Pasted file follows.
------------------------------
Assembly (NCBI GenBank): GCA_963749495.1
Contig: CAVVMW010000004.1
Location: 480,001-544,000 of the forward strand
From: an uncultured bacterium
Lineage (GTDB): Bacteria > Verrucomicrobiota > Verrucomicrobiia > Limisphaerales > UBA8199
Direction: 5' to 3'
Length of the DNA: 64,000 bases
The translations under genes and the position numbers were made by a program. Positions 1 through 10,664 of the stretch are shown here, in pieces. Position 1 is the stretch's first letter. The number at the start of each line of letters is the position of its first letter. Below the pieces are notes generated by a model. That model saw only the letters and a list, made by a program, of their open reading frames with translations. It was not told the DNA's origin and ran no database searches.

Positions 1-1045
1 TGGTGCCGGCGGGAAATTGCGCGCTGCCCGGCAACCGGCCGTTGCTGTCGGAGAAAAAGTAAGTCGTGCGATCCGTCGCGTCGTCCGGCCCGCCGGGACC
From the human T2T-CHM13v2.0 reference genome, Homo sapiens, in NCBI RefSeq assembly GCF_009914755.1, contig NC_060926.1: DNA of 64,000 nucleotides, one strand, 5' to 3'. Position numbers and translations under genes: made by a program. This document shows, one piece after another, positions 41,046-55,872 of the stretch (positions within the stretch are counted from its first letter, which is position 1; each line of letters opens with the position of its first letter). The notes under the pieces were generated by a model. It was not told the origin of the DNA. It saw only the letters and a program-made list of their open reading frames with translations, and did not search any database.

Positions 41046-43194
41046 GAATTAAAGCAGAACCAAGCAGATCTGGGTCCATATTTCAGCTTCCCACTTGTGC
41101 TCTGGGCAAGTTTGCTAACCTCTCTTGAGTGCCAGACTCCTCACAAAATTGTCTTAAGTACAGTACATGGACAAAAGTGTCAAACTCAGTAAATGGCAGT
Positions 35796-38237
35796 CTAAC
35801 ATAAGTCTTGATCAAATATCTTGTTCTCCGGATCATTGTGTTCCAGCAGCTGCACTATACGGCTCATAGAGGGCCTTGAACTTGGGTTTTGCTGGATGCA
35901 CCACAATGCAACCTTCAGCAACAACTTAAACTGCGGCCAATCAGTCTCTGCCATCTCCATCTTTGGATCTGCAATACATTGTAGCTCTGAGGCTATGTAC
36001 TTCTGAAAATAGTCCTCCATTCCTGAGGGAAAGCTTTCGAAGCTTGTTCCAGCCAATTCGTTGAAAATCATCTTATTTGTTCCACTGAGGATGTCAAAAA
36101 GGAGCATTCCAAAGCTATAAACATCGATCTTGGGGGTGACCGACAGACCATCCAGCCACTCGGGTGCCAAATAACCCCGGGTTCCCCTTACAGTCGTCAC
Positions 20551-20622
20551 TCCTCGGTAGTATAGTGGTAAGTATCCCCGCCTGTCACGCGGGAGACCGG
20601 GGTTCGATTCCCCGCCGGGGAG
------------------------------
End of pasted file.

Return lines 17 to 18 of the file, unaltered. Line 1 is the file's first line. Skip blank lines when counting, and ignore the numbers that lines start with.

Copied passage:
35801 ATAAGTCTTGATCAAATATCTTGTTCTCCGGATCATTGTGTTCCAGCAGCTGCACTATACGGCTCATAGAGGGCCTTGAACTTGGGTTTTGCTGGATGCA
35901 CCACAATGCAACCTTCAGCAACAACTTAAACTGCGGCCAATCAGTCTCTGCCATCTCCATCTTTGGATCTGCAATACATTGTAGCTCTGAGGCTATGTAC